Don’t overfeed your family tree
Creating a Mt. Rushmore to memorialize those most responsible for the recent advancements in the health care field would be a stone carver’s nightmare - for a reason beyond the monument’s sheer size.
One of the four faces needs to be an amalgamation of millions of them. Plus that amalgamated face requires something super hard to carve: really long whiskers. Because if this new Mt. Rushmore’s done right, a mouse’s face needs to be jackhammered into the granite.
According to the Foundation for Biomedical Research, 95 percent of all lab animals are either mice or rats. And for a whole host of practical reasons.
As Remy Melina notes in an article for Live Science.com, mice live only two or three years, which allows for generational studies. Better still, scientists can breed them so that a large group is virtually genetically identical.
Possibly most importantly, mice behaviorally, biologically, and genetically share much in common with humans. By subjecting them to experimentation, researchers gain valuable information about many conditions and diseases currently plaguing the world.
Like hypertension, cataracts, seizures, cystic fibrosis, muscular dystrophy, Parkinson’s, Alzheimer’s, diabetes, cancer, heart disease, and obesity.
In short, millions upon millions of long-gone laboratory mice deserve your thanks. And to lessen the odds that the still-to-be or burgeoning branches of your family tree become obese - as a well as reinforce a seemingly simple yet so often overlooked aspect of any diet - a recent study using mice merits special note.
Performed at the Baylor College of Medicine and published in the September 2022 issue of Science Advances, this study declares obesity to be “primarily” a disease that adversely affects the nervous system as a result of poor nutrition during pregnancy and early development.
Just to be clear here, the use of “primarily” is especially significant. After all, it means“first and foremost.”
It suggests that someday we could look back and say the research done at Baylor curtailed the obesity epidemic.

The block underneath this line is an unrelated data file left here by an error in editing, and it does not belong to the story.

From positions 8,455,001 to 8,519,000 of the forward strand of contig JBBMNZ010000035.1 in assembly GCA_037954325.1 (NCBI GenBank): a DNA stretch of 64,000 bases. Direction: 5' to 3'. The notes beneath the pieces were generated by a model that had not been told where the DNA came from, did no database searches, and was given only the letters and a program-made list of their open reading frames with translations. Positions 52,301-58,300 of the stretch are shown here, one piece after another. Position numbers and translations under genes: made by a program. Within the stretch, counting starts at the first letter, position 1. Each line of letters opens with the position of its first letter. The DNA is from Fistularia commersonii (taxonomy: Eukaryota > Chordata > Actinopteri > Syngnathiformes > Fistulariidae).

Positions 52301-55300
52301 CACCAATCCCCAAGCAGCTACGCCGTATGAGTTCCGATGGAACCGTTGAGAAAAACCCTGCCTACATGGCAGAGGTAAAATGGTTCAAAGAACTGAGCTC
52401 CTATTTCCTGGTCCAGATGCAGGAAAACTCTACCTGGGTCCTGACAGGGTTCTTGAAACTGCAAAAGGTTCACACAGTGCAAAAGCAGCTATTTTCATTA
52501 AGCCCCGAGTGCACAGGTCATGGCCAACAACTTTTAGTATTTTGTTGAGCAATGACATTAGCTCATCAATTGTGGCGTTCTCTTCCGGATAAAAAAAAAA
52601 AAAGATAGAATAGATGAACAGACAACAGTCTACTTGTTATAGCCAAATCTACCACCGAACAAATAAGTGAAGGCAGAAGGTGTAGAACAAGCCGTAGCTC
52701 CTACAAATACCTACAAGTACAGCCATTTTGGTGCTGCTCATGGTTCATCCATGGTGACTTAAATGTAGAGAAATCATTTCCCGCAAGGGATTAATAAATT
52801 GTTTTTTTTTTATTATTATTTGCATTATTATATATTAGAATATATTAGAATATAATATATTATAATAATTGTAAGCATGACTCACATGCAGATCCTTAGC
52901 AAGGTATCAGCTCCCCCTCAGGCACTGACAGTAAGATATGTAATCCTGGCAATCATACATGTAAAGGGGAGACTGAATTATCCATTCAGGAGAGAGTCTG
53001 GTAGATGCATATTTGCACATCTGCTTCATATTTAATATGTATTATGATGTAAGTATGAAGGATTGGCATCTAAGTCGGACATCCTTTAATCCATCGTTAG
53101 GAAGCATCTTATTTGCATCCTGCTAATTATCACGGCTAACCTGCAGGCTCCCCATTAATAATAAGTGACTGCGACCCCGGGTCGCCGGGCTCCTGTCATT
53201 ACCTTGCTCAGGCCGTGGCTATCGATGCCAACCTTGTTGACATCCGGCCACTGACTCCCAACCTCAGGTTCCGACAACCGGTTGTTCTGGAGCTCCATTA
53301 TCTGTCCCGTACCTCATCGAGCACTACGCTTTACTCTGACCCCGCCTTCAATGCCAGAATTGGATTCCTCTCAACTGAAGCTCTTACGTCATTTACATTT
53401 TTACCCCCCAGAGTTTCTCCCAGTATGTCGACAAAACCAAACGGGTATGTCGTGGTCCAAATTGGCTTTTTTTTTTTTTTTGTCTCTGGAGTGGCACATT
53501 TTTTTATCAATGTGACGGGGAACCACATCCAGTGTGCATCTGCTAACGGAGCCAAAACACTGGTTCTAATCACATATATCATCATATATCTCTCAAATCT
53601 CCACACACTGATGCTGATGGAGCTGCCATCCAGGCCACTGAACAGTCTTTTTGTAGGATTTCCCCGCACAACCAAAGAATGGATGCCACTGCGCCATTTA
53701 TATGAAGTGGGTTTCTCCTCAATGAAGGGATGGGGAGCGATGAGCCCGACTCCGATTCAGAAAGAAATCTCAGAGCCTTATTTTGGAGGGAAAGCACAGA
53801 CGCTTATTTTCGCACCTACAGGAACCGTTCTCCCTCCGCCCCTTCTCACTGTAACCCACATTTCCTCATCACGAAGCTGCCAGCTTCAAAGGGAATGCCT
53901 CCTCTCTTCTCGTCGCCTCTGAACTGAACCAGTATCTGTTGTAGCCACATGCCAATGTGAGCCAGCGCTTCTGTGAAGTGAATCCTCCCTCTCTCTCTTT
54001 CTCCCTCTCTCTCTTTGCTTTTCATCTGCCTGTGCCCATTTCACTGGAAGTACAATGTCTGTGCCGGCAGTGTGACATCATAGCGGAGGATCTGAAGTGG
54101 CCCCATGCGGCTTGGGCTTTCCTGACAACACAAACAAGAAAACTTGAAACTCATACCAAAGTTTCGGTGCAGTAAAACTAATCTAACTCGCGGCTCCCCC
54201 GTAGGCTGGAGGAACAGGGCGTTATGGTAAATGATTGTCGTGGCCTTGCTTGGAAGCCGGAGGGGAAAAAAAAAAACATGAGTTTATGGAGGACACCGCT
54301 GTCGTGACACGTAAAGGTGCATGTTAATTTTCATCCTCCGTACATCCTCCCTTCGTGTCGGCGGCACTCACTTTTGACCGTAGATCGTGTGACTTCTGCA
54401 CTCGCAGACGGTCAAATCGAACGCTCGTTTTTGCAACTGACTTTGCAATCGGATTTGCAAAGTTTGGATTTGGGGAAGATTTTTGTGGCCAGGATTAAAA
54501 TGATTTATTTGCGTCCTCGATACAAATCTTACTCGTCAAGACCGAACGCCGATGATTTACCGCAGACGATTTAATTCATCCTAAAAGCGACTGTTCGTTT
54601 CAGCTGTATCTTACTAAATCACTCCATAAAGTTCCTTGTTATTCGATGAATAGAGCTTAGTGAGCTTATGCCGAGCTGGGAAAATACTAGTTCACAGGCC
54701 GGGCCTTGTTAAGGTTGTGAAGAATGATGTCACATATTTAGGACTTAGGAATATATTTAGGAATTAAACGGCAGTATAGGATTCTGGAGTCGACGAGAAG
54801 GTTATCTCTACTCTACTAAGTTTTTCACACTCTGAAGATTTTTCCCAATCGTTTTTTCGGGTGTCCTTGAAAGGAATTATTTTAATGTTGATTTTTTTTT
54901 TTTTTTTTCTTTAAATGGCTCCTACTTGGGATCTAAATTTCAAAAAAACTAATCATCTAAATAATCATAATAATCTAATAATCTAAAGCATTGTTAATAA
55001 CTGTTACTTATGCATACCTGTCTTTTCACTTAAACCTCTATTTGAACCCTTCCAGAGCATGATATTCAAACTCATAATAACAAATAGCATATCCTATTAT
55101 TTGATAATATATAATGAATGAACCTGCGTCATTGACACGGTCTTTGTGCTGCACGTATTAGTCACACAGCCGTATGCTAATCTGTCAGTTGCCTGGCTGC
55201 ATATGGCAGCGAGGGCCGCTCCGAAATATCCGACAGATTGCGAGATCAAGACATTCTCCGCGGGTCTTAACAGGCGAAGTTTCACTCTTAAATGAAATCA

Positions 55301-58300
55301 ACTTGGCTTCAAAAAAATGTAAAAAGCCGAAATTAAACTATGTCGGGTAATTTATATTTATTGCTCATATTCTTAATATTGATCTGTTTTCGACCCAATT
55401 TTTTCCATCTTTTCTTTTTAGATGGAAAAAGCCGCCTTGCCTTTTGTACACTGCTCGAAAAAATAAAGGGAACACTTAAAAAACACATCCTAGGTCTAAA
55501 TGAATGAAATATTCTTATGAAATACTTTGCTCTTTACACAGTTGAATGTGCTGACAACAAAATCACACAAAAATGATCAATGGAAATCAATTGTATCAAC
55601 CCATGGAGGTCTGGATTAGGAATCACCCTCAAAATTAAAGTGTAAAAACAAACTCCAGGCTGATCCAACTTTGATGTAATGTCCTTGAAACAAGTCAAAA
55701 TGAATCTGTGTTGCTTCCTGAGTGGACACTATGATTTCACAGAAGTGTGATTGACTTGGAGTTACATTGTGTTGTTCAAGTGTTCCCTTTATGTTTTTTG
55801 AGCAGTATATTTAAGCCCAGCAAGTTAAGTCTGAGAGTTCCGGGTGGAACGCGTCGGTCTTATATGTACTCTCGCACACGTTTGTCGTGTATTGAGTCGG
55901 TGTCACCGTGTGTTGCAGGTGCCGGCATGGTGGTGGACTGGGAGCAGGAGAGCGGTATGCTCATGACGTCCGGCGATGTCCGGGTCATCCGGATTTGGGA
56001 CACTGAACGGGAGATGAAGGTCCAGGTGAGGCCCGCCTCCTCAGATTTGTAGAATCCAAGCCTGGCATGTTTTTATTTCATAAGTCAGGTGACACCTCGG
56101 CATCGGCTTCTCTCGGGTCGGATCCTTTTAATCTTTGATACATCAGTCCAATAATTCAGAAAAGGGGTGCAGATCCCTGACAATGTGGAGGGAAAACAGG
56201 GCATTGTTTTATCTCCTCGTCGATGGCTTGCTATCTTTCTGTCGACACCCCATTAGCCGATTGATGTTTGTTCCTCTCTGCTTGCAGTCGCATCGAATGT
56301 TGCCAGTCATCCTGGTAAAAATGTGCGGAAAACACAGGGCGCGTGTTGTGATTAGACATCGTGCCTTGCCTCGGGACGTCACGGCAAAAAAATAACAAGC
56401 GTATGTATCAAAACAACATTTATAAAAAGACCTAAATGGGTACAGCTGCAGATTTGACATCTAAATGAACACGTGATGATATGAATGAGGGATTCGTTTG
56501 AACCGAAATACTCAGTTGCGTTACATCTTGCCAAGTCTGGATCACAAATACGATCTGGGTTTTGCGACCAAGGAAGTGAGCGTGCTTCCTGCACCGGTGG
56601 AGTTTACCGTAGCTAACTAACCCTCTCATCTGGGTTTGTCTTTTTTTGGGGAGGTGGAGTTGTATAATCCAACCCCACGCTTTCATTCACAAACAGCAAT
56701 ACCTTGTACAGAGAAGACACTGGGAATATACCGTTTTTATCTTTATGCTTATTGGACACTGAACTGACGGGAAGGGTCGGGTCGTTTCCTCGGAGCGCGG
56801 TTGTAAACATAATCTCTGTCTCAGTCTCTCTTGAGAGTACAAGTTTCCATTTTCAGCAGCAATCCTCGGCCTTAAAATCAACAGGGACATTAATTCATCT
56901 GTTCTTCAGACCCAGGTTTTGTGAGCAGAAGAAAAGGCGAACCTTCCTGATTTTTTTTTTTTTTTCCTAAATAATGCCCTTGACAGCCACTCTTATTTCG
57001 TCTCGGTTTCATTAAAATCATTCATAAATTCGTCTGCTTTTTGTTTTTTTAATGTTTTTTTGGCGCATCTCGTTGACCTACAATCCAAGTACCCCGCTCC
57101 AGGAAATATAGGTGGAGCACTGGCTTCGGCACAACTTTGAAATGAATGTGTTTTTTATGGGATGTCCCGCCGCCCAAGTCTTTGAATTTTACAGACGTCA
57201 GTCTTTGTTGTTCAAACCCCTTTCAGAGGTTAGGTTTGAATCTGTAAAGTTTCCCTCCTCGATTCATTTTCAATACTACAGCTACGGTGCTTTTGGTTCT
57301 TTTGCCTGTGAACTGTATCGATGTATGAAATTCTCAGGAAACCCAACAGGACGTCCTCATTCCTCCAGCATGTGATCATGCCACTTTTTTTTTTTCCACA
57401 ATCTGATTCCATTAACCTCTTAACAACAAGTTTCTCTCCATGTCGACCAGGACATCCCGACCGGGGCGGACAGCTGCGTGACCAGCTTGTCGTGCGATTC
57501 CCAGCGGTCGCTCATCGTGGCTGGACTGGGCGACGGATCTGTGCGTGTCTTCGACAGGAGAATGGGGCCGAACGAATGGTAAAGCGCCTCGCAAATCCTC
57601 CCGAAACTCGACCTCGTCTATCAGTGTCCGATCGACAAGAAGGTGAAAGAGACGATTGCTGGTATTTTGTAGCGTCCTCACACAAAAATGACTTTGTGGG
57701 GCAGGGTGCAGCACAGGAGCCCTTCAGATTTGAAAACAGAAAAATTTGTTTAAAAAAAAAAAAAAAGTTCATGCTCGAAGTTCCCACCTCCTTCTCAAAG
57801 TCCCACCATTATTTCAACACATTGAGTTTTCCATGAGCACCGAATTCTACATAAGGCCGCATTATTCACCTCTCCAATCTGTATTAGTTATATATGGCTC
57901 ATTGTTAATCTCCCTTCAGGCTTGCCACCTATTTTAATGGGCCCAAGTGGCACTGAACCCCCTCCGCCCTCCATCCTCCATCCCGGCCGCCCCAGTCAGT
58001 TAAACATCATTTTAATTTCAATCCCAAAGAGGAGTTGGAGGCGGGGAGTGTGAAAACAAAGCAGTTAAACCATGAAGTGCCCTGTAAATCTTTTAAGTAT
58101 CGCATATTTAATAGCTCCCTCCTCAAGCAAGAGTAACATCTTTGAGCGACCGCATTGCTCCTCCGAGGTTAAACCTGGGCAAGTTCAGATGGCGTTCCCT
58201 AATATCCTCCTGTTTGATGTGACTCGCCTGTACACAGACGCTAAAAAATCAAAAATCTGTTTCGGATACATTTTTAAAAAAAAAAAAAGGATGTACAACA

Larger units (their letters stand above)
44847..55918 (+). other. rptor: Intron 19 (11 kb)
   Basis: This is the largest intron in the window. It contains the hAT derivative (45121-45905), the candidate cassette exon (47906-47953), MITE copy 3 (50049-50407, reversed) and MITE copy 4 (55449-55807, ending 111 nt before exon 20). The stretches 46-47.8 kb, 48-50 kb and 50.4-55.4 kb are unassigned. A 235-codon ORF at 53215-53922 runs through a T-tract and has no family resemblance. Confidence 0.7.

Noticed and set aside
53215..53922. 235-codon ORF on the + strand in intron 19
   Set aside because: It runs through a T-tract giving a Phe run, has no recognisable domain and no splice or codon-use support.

To understand why, it helps to know the basics of epigenetics. In an article about it for Live Science.com, Rachael Rettner explains that skin cells, brain cells, and muscle cells all carry the same genetic information.
It’s just that some of it gets “expressed differently.”
That’s it. That’s epigenetics.
In essence, it’s nothing more than the factors or circumstances that turn your genes “off” or “on.”
Two ways you can positively do so is through diet and exercise.
Let’s say your parents, grandparents, and great-grandparents all are or were overweight. That means you are genetically predisposed to be that way, too.
But exceptionally healthy eating and more than the normal amount and intensity of exercise can keep your fat genes from ever turning on - or at least suppress many of them.
While you may never be quite as lean as someone who’s genetically disposed to be that way, you’re not fated to be as heavy as your relatives either. But the Baylor study suggests a different sort of fate could be in store for millions of soon-to-be or burgeoning branches of other family trees.
It led the study’s lead author, Dr. Robert A. Waterland, professor at Baylor College of Medicine, to tell to Medical News Today epigenetics may “play a bigger role in determining an individual’s propensity to obesity” than genetics.
Since it’s a byproduct of whole genome analysis and RNA sequencing done on neuron and glia cells from arcuate nucleus tissue in the hypothalamus of pregnant mice as well as their pups, I’ll assume it’s OK with you if we skip the specifics that led to Waterland’s statement. Instead, we’ll focus on something else Waterland said.
That from this study you can conclude maternal obesity “promote[s] lifelong positive energy balance” in children.
Now Waterland’s being euphemistic, politically correct, or both, so let me undo the doublespeak. “Lifelong positive energy balance” is just another way to say that baby fat on children from fat moms is not, as we believed for years, merely a phase.
That being fat for them is a condition they may not be able to change as they age - at any age. And it’s because family members before them, most likely a mom, did the sorts of things and ate the sorts of foods that not only flipped their fat gene switch to fully on, but also did so to the fat genes being passed along.
Which leads us back to the earlier mention of a seemingly simple yet so often overlooked aspect of any diet: that every morsel of food you place in your mouth counts. That there really is no such thing as a cheat day or even a cheat food - unless you’re referring to cheating yourself out of optimal health.
The Baylor study strengthens that sentiment by extending it. It suggests that if those cheat days and cheat foods make you overweight or obese, you could also be cheating someone other than yourself.
A someone who’s just become or will someday be part of your family tree.